Isaac Newton, the English scientist known for promulgating the laws of motion and gravity and inventing the telescope, among other accomplishments, wrote to an associate centuries ago that “If I have seen further, it is standing on the shoulders of giants”. He understood it as a metaphor that, over time, came to symbolize scientific progress and innovation.
Today, I would humbly say that we stand on the shoulders of the cloud computing giants. Many of these huge, fast-growing companies are thriving, despite the current tech market slump, using cloud-based software – largely out of public view – to manipulate and analyze incredible amounts of data and fundamentally transform our ways of living and working.
Cloud companies are poised to create billions, if not trillions, of global economic value and represent a beacon of hope in an otherwise dismal economic landscape marked by geopolitical turmoil, rising inflation, and ongoing issues across the chain. supply.
Simply put, Marc Andreessen was right in his 2011 estimate that software will eat the world. Software has already eaten up the tech world, but there’s more on the menu.
Inflation leads to innovation
We are at a historic inflection point in the market. “Cloud penetration,” i.e. the amount of enterprise technology spending attributable to cloud-based software instead of old-school technologies running on on-premises servers, is growing rapidly with room for growth sufficient. In 2022, as we projected in a report released earlier this month, cloud spending will account for approximately 25% of the $919 billion in global technology infrastructure spending.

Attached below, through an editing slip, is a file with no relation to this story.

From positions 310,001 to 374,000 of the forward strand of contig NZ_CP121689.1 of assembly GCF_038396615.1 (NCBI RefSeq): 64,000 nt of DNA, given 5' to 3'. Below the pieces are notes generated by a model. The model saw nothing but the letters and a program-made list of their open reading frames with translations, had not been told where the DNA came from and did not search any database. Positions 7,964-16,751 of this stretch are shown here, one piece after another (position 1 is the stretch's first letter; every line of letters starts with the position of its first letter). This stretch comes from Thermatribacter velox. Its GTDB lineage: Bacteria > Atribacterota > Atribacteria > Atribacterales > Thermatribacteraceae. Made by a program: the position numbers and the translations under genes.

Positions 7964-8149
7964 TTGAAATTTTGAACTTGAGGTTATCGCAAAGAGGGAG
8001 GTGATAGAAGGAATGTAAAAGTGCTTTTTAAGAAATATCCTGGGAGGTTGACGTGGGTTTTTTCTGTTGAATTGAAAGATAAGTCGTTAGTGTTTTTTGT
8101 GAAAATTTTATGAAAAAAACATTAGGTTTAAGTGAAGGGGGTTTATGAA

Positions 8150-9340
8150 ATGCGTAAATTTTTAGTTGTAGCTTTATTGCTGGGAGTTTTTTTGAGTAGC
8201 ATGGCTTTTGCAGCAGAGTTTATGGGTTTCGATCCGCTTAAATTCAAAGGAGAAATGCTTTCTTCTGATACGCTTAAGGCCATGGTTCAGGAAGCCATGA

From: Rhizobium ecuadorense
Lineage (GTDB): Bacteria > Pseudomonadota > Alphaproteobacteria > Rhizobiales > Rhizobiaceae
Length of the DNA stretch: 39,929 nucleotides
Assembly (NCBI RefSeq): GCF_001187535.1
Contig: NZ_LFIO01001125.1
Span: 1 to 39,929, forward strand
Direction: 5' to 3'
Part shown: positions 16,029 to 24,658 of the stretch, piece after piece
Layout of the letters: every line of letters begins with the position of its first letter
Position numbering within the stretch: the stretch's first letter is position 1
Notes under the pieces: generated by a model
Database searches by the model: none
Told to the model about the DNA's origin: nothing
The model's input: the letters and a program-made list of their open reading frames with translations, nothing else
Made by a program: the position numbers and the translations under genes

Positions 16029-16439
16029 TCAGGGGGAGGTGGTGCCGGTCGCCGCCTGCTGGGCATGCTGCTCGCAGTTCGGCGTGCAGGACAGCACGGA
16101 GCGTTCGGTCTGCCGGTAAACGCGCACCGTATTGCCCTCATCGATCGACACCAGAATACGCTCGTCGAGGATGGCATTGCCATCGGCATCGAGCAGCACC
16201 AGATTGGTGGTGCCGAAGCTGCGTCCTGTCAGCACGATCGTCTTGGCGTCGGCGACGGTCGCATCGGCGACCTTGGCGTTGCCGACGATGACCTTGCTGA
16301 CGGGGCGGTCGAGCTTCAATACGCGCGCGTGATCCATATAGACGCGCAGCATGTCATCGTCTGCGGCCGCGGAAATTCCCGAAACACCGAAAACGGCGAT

If history is any guide, today’s inflationary market dynamics will lead to a gradual increase in technology adoption as companies take advantage of increasingly sophisticated software to make their operations more efficient and reduce their costs. Where there are economic downturns, market dynamics gravitate toward technological innovation.
We saw it a little less than six decades ago, in the 1960s, with the creation of satellite navigation systems, the electronic spreadsheet and the personal computer; then more than 30 years ago, after the peak of inflation in the early 1980s, with advances in scripting languages and multimedia platforms. And we see it now with the cloud.
Future growth will come from industries and economic sectors that have so far lagged behind Mr. Andreessen’s decade-old software spree. But they can still benefit from the cloud’s ability to capture and analyze data.
Already today, many of the largest and most profitable companies in the world are powered by leading cloud providers. These include Amazon Web Services, a subsidiary that is now the company’s most profitable segment and could soon eclipse Amazon’s core e-commerce business, as well as Google Cloud and Microsoft Azure. Google last month said its cloud computing unit generated $6.9 billion in revenue for the just-ended quarter, up 38%, while Microsoft said revenue from its business Azure and related cloud services jumped 35% despite slowing consumer spending.
These core cloud services help provide the infrastructure for new cloud data startups like Databricks* (in which Battery is an investor), Snowflake, MongoDB, Twilio, Okta, and others, extremely fast-growing companies that remain mostly unknown to non-geeks but are increasingly recognized for their ability to deliver critical operational efficiencies and deflationary effects to their customers.
Four of those five companies have at least $1 billion in revenue and all continue to post double-digit growth rates in today’s otherwise uncertain economy, according to reports and statements. on business results.
From drugs to ketchup to clothes